I have been thinking a lot lately about Howard Rheingold’s “Attention 101” and “Attention 102” videos, this is somewhat inspired by his recent reposting and discussion as he begins class, but also because I am also beginning a new semester. I think regardless of what discipline or subject matter we teach, we could do with more productive conversation about “student attention” in the classroom and Rheingold’s videos are a good place to start.
I struggle with how much technology to allow in the classroom.
Don’t get be wrong, I have little to no sympathy for educators who decry the current tech generation and their addiction to technology, and wistful longings for a return to a pre-technological learning space. After all, there is no such thing as a technology free classroom, pencils, paper, books and chalkboards, heck even tables, desks and chairs, are technologies. But I struggle with the technology in the classroom question because in a hypermediated multitasking world, I see it as part of my job as an instructor concerned with digital literacy to help students learn not only how to multi-task but also when not to multi-task, that is direct singular focused attention at a project or task. (As a brief tangent, but slightly related everyone who teaches writing should have their students read Cory Doctorow’s post on writing in the age of distraction).
Let’s be clear I think wireless access in a classroom is at this point a necessity, any space which purports to be about the sharing and construction of knowledge that does not have access to the internet seems to me to be a severely crippled space (yes I am looking at you MLA conference planners). But I also realize that introducing wireless access to the classroom brings with it a host of possible distractions for the students, and that I see it in part at least as my responsibility to address in the classroom (even if it is simply for me to mention that these distractions exist). I know that with computers in the classroom that some students will be surfing the web, updating their facebook status, studying for another class, playing WoW, playing solitaire (seriously folks can’t you find a more engaging simple game?), or, the ubiquitous nightmare example, looking at porn.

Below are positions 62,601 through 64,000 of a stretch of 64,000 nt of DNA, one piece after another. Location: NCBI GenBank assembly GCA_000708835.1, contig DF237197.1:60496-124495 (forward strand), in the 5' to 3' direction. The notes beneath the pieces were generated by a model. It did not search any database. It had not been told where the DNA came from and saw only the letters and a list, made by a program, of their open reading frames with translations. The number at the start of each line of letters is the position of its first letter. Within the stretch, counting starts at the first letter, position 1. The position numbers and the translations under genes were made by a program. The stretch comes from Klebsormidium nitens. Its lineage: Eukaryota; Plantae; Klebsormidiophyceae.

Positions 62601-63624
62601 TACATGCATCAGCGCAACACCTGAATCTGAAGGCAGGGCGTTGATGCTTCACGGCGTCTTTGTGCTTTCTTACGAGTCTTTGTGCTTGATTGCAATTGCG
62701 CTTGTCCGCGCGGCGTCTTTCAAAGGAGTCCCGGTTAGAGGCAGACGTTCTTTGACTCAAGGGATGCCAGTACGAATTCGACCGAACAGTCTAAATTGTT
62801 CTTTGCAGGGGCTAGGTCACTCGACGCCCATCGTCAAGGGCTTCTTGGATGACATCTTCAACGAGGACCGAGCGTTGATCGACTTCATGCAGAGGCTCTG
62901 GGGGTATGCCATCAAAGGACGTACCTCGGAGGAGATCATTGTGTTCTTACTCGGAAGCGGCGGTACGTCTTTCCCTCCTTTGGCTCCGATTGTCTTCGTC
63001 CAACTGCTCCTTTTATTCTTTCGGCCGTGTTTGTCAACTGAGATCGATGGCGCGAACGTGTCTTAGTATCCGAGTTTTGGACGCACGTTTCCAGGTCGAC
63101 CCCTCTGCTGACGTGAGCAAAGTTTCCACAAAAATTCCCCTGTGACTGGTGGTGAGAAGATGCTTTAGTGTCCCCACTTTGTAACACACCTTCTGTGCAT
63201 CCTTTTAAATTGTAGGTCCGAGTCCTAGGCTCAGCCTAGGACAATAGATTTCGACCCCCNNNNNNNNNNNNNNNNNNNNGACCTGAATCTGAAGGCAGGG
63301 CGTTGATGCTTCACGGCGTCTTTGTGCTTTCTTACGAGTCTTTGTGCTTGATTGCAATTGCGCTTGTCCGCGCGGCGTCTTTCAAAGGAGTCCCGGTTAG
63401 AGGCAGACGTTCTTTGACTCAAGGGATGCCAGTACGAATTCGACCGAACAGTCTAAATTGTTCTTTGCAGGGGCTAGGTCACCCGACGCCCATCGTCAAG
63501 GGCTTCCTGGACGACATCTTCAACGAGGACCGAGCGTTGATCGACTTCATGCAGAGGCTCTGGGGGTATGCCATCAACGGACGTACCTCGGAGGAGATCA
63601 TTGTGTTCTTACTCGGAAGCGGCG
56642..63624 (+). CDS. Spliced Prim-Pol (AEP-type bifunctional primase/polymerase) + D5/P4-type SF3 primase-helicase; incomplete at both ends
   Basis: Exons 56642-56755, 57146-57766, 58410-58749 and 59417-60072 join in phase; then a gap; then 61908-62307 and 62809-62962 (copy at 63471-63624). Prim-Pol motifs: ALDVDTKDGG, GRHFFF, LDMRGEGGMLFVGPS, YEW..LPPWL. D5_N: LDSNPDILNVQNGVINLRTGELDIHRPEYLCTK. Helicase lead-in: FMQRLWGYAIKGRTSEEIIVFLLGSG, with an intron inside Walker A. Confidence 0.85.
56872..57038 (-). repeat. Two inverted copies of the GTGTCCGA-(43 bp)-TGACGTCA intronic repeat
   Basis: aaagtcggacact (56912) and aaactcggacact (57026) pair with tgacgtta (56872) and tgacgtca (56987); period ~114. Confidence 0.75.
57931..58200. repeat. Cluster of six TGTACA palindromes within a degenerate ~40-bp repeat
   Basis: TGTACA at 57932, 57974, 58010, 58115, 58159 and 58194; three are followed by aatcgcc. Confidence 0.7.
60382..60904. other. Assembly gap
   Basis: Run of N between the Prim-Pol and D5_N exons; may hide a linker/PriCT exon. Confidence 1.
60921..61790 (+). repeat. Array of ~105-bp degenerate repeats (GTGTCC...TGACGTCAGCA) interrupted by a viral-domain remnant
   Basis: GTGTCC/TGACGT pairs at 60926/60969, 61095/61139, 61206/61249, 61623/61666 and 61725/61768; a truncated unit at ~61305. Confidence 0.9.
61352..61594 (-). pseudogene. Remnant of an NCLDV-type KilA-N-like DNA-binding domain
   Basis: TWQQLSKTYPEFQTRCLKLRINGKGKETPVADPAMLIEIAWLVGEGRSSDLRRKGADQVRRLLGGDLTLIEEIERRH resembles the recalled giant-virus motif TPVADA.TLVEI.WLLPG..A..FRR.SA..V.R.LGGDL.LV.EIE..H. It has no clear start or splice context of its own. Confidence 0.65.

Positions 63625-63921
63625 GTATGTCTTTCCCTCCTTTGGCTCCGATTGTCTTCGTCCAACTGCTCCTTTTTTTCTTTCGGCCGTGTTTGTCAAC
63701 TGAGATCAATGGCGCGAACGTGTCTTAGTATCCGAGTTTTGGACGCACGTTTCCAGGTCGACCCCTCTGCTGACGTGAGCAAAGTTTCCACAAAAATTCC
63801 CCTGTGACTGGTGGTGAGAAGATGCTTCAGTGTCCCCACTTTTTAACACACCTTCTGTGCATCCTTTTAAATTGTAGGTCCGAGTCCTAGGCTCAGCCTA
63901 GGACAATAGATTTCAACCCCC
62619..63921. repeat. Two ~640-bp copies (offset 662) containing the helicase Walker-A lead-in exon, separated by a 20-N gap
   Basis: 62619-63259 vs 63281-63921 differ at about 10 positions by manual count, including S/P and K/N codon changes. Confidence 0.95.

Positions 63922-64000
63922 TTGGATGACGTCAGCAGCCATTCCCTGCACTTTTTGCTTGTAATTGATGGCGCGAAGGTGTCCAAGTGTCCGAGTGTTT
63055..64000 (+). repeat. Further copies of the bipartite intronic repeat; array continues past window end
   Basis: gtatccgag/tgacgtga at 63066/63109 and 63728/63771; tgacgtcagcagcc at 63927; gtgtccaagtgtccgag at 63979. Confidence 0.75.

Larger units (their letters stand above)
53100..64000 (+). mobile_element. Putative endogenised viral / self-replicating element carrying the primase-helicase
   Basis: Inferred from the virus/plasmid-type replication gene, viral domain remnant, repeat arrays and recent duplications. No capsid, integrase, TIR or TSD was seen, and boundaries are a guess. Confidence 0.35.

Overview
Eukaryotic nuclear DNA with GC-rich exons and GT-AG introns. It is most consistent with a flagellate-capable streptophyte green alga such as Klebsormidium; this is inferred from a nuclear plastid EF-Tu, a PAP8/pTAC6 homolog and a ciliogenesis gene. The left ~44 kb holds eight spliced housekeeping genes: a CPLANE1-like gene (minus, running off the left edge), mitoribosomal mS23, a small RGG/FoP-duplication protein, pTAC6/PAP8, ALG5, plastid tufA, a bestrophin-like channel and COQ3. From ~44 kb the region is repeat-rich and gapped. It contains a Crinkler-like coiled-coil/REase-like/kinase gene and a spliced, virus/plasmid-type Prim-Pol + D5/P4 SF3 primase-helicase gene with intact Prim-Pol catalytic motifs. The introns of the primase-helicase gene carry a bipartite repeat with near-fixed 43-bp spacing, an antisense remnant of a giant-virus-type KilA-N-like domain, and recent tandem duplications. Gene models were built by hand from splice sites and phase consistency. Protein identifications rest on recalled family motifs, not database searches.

I also realize that for many of my students having access to the internet enhances their ability to discourse about the matter at hand. Many of my students take notes on their laptops, using programs that help them take notes in what is for them a much more productive way than paper and pen, some even have their notes posted live as the class progresses either to a wiki or a blog (the equivalent of live-blogging the class). What is more during a discussion students often use the internet as a giant reference book to query for information or check the facts about an assertion I have made (I often say in class, “I’m not sure look it up on Wikipedia” which sure enough usually within seconds a student has the request page . . .) or to offer an example. Indeed this is the very type of literacy I want my students to develop, how to use the internet to enhance and contribute to your creative and critical endeavors. This is why the reaction of many professors, to demand that students shut-off the computers, or ban cell-phones and laptops strikes me as entirely the wrong response. Indeed realistically little could be done to “demand” the attention of students. Sans digital distractions students still have minds that wander or get tired (this happens to professional academics as well, how many of us honestly pay attention through three 20 minute papers at academic conferences?), they think about what their plans are for the weekend or other matters that seem more pressing than whatever we are currently discussing. And sans some Orwellian mind control device there would be no way to monitor students attention. What strikes me as different about this moment though is that the tool of inquiry (the computer) is also the tool of distraction (and in many of my classes is also the object of inquiry.)
Part of me is of the mind that if students are focusing their attention elsewhere so be it, what do I care, who does it hurt. Except for the extreme cases (looking at porn) the students are only “hurting themselves,” (it is not really distracting to others) and will most likely reap the consequences later when they have to beg to borrow someone else’s notes, work harder on the assignment, or just plain receive a lower grade (as in all of my classes participation is a component of the final grade). Call this the business model approach, in the business world if you don’t pay attention in meetings (generally speaking) your work will suffer, and you will most likely endure consequences or at the very least not reap the rewards of labor (i.e. promotion). But, I don’t view my classroom as a business space, and I certainly don’t view my role as an educator to be to train students to be better workers so this model has little purchase with me.